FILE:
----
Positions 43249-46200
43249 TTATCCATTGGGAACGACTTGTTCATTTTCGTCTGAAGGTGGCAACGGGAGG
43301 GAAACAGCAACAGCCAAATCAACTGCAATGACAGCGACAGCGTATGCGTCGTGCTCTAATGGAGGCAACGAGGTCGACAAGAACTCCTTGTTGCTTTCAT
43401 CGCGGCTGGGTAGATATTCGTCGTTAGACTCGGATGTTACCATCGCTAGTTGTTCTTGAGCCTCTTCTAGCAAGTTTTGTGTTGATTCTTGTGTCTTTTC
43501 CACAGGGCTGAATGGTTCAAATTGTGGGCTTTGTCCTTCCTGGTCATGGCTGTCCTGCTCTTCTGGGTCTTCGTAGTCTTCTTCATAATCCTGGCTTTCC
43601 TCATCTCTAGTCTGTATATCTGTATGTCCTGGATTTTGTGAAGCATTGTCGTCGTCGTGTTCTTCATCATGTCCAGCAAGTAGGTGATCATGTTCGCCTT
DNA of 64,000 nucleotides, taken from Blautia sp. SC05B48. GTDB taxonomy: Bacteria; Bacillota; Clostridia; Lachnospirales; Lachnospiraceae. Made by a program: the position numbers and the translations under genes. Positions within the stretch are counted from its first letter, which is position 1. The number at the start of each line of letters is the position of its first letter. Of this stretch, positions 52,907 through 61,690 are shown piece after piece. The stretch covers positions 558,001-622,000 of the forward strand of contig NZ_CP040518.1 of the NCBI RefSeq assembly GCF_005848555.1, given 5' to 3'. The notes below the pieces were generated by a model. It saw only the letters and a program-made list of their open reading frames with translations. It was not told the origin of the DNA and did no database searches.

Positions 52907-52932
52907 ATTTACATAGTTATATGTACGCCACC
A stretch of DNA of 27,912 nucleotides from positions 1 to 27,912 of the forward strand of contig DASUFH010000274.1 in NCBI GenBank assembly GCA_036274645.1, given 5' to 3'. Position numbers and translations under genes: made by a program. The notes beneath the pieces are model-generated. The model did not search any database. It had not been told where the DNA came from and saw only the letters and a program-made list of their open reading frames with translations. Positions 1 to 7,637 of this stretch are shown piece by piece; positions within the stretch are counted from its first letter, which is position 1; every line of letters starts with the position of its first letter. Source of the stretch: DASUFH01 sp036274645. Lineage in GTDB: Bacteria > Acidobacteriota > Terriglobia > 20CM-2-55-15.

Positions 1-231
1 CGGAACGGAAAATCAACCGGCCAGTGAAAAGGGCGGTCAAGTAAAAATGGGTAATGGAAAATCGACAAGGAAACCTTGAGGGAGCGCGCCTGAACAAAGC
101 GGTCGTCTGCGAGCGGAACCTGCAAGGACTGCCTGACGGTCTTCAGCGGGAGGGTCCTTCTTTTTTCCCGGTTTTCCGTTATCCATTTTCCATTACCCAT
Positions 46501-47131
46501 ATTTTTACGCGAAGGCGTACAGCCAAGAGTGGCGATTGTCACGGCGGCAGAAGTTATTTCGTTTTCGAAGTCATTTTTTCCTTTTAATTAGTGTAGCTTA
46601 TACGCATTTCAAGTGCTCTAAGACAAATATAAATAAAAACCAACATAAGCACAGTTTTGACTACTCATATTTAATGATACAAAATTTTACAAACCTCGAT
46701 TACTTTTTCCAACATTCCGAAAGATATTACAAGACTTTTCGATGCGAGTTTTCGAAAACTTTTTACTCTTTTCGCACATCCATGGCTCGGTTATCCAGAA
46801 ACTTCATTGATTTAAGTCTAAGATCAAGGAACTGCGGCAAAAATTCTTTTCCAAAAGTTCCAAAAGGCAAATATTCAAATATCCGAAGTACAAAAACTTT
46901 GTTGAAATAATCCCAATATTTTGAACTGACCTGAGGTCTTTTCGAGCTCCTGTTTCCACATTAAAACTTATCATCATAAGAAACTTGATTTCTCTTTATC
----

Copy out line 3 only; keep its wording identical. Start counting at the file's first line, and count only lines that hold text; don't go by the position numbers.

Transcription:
43301 GAAACAGCAACAGCCAAATCAACTGCAATGACAGCGACAGCGTATGCGTCGTGCTCTAATGGAGGCAACGAGGTCGACAAGAACTCCTTGTTGCTTTCAT